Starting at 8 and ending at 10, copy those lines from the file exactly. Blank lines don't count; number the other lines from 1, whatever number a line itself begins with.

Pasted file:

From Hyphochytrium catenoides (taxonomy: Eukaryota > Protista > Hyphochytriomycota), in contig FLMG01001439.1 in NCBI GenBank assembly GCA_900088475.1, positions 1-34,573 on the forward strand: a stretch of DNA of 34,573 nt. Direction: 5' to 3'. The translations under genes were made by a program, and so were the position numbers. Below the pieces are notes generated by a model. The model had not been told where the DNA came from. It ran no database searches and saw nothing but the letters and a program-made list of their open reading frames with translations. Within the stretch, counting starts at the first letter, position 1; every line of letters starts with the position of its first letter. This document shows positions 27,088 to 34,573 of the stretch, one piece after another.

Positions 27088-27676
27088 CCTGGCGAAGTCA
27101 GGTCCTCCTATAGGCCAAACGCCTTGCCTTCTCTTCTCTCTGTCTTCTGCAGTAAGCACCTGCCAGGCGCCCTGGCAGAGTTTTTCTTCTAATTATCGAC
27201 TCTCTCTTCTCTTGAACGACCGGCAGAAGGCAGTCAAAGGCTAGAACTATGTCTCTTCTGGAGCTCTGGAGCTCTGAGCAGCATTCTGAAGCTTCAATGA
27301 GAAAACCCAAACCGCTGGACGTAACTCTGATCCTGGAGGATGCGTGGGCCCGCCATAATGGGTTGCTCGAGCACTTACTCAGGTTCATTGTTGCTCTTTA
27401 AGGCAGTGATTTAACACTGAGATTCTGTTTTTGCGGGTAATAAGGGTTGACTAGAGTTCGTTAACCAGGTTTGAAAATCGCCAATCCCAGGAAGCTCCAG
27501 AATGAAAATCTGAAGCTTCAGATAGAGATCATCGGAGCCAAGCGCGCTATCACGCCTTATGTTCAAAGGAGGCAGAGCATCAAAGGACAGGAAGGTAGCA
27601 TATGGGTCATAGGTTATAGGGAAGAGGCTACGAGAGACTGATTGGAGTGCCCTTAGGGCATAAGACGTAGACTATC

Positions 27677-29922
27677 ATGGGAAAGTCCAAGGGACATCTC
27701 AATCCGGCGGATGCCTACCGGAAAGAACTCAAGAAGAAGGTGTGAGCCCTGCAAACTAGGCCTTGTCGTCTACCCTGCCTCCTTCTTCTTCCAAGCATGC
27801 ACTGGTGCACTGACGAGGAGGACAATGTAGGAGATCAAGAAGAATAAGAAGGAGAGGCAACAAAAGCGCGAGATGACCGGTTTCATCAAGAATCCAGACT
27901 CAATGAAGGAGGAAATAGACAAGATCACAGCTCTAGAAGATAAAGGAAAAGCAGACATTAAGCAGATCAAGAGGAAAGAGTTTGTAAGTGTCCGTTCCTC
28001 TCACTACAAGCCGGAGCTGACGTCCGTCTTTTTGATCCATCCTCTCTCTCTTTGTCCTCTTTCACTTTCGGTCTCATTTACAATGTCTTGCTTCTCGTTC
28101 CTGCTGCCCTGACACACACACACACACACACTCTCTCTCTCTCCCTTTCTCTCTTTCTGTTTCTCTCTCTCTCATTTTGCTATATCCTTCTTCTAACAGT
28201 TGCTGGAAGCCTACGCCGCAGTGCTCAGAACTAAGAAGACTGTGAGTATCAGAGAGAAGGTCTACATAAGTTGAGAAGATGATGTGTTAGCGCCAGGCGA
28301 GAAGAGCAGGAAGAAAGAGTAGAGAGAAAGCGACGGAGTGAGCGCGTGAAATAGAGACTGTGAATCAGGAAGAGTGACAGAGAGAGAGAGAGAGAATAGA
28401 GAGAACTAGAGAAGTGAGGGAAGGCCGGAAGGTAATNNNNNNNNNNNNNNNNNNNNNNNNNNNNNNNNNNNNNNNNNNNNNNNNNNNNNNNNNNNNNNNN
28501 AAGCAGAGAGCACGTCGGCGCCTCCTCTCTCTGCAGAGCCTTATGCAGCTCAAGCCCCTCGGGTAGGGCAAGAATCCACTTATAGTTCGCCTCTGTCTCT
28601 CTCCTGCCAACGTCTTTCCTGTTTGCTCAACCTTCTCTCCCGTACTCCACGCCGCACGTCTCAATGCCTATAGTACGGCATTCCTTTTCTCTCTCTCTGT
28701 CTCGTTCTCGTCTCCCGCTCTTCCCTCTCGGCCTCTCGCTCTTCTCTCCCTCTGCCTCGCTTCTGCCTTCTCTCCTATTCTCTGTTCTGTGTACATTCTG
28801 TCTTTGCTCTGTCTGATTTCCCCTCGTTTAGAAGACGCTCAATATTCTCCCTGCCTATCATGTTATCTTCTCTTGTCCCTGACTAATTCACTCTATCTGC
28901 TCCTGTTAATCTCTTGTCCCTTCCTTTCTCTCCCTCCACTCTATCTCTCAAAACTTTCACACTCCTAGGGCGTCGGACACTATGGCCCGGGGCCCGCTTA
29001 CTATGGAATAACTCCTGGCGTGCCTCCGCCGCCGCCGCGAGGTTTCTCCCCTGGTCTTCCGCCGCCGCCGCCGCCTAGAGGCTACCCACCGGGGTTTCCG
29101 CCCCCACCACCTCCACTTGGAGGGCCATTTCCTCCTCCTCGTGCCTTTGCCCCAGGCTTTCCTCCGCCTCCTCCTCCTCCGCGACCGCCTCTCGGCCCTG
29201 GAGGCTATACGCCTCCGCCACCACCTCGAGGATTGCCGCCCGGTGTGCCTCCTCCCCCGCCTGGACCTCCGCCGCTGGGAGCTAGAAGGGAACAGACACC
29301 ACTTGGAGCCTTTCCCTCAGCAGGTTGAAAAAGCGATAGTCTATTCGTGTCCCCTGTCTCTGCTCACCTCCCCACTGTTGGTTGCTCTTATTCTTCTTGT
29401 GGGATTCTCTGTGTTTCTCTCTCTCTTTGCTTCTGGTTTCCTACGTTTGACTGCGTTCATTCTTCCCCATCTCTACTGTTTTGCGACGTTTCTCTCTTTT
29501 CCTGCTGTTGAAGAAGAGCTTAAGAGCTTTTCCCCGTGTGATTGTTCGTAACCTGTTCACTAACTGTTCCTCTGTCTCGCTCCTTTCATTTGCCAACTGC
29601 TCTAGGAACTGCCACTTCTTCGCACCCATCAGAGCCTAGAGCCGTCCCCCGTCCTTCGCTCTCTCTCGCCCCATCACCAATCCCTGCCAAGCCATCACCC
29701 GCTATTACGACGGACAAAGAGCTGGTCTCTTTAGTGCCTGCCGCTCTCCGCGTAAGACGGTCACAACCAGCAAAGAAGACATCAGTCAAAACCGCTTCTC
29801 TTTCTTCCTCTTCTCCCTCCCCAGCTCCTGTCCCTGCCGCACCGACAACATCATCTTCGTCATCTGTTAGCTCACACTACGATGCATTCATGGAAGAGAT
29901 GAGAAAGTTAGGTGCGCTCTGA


27501 AATGAAAATCTGAAGCTTCAGATAGAGATCATCGGAGCCAAGCGCGCTATCACGCCTTATGTTCAAAGGAGGCAGAGCATCAAAGGACAGGAAGGTAGCA
27601 TATGGGTCATAGGTTATAGGGAAGAGGCTACGAGAGACTGATTGGAGTGCCCTTAGGGCATAAGACGTAGACTATC

Positions 27677-29922